Government allegedly plots to blame Bingöl attacks on Hizmet movement

Bingöl provincial police chief Atalay Ürker was reportedly the target of the attack. (Photo: DHA)
Bingöl provincial police chief Atalay Ürker was reportedly the target of the attack. (Photo: DHA)


Date posted: October 16, 2014

Twitter user @fuatavni has claimed the government has launched a plan to blame an attack in which two police officers were killed on Oct. 9 in Bingöl on the Hizmet movement, which is inspired by Turkish Islamic scholar Fethullah Gülen.

A Twitter user known by the pseudonym of Fuat Avni — a whistleblower who says he is among President Recep Tayyip Erdoğan’s inner circle — wrote on Tuesday, “[National Intelligence Organization (MİT) Undersecretary Hakan] Fidan’s team at MİT is preparing to secretly place weapons in houses affiliated with Hizmet so they can say they seized weapons at the movement’s houses.”

Bingöl Police Chief Atalay Ürker, Deputy Police Chief Atıf Şahin and Hüseyin Hatipoğlu, a police officer charged with protecting them, came under fire while inspecting shops damaged in protests that swept through Turkey’s predominantly Kurdish southeastern region last week. Şahin and Hatipoğlu were killed in the attack while Ürker was seriously wounded and remains in hospital.

Another tweet posted on Monday night said: “First [the government] banished the police officers to Bingöl on charges of being linked to the parallel state. Then they killed them and claimed it was the movement who killed them.”

In a subsequent tweet, Avni claimed the Kurdistan Communities Union (KCK) has also gone to great lengths to place blame on the movement regarding the unsolved murders and lawlessness.

“In time, the KCK will claim that Gülen is responsible for every single clandestine organization within the state,” Fuat Avni posted.

Fuat Avni’s identity is unknown and has prompted wide speculation, but the account has previously revealed numerous details that would appear to indicate that the user is close to or inside the government and the account has attracted a large following. Moreover, an armed wing of the Kurdistan Workers’ Party (PKK), the People’s Defense Forces (HPG), released a statement denying any link to the Bingöl attack. The HPG stated the group never gave any orders to attack state forces or any other groups, adding, “The violent actions, primarily the Bingöl incident, are local; and we, as the HPG, have nothing to do with them.”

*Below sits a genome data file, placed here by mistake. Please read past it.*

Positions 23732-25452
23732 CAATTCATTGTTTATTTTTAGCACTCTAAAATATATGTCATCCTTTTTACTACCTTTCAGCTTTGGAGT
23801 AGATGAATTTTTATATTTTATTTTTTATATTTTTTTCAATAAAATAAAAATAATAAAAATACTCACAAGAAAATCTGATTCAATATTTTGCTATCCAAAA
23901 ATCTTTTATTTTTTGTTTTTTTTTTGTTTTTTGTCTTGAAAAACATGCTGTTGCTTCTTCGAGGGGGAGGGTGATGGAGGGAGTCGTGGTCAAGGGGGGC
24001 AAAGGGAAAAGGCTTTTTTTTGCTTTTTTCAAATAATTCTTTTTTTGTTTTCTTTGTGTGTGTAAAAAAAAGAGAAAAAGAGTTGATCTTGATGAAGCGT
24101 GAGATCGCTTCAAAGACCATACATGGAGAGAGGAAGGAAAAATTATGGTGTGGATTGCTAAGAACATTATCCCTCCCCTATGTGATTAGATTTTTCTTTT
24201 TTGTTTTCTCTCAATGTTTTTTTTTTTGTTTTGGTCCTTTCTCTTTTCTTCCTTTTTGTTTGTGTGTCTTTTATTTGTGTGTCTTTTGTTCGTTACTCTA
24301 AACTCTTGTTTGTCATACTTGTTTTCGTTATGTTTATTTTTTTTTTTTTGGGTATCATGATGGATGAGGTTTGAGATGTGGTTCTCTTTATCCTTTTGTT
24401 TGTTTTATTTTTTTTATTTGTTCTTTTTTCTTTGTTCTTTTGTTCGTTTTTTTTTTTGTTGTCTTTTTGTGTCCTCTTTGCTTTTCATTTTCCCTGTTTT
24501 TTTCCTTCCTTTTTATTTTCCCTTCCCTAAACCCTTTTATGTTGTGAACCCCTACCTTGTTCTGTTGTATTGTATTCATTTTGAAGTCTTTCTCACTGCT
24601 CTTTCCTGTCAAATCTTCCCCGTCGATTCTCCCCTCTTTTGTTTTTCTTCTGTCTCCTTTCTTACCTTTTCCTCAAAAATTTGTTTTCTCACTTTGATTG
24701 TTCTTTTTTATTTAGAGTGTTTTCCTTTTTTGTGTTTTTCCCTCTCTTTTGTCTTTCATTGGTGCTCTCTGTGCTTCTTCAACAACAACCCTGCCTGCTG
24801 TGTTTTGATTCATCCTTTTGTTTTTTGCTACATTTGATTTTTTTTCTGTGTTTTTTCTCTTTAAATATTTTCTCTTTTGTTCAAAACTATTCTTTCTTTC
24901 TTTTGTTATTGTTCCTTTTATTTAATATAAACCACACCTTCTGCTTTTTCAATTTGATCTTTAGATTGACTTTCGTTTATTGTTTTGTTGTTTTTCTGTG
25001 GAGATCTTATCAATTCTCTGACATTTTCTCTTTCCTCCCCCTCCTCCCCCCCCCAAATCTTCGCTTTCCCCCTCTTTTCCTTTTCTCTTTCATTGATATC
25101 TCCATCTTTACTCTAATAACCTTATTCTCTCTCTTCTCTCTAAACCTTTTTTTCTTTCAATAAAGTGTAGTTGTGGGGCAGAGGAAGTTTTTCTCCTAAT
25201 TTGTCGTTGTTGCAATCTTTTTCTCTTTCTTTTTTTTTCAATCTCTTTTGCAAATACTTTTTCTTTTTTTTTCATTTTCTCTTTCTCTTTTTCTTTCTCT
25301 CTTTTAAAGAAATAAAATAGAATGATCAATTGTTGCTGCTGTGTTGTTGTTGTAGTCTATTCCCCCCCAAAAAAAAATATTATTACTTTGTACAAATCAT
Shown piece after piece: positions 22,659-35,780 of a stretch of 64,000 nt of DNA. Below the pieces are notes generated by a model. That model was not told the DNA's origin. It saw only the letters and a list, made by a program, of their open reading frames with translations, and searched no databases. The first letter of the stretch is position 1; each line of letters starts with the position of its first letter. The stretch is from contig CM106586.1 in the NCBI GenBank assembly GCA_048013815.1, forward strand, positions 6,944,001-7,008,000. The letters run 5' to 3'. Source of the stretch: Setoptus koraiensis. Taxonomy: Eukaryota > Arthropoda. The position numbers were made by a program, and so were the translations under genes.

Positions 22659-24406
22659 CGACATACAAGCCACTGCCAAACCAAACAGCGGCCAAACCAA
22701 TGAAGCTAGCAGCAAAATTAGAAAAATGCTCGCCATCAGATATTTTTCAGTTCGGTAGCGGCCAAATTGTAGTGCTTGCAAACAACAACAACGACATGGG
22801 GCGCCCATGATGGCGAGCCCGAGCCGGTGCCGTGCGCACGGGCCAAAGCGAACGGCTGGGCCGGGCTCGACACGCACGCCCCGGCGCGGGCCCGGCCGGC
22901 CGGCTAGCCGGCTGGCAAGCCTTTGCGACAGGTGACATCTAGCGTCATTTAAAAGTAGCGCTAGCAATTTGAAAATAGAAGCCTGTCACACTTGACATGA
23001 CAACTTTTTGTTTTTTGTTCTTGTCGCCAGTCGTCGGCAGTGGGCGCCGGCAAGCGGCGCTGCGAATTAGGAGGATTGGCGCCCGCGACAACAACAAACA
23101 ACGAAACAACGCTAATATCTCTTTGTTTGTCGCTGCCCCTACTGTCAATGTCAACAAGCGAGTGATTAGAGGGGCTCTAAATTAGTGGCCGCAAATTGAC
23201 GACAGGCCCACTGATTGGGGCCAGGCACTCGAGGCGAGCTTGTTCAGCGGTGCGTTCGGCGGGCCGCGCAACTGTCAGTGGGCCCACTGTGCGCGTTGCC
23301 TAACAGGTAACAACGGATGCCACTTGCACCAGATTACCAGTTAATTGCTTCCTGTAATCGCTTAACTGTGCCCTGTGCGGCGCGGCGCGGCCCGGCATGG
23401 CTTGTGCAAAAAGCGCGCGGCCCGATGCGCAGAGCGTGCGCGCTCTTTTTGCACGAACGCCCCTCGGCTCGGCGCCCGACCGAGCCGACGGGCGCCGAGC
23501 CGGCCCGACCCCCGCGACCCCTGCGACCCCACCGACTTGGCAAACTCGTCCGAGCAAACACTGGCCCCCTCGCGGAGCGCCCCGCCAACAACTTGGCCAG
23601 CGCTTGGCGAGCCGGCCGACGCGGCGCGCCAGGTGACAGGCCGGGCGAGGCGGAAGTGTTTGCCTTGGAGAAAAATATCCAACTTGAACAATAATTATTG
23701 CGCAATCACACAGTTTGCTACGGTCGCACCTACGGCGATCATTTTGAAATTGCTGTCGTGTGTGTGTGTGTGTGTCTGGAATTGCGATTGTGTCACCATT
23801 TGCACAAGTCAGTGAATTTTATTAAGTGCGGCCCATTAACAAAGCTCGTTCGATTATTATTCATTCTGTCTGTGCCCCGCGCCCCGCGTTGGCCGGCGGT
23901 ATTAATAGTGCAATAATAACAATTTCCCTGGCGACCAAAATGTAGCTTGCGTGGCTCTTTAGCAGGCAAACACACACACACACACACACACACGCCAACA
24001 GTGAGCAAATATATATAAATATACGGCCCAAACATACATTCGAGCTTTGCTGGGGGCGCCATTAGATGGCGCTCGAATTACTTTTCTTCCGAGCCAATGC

Meanwhile, eight people were detained in the central province of Kayseri on Saturday over their suspected involvement in the Bingöl attack. Seven of them were later released after questioning at the police station early on Sunday. The court also issued a publication ban on the issue for the sake of the ongoing investigation. But many public press organizations criticized the ban, claiming that the real aim behind the decision is to conceal the reality from the public.

Şenyuva Family applied İHD to find Erhan Şenyuva’s body

The family of assailant Erhan Şenyuva — whose body went missing after he was killed in a police operation following a deadly attack on a police team in Bingöl last week — filed a request on Wednesday to Turkey’s Human Rights Association (İHD) to find Şenyuva’s body.

News reports said four people believed to be assailants in the attack were killed in a shootout with the police after they ignored a warning to stop their car near the district of Genç, nearly two hours after the attack in the Bingöl city center. However, the body of one of the assailants, 36-year-old Şenyuva, has been missing since the incident, according to his family.

According to a statement released by the İHD early on Wednesday, the family of Şenyuva filed a request to the association, saying; “ Şenyuva’s body was not at the institution of forensic medicine, although the Ayranlı gendarmerie station command stated that he was killed in a shootout.”

There is still confusion as to the number of those killed in the car, with Interior Minister Efkan Ala later saying the number of “terrorists” killed was five, implying that the men in the car were terrorists from the Kurdistan Workers’ Party (PKK).

Source: Today's Zaman , October 15, 2014


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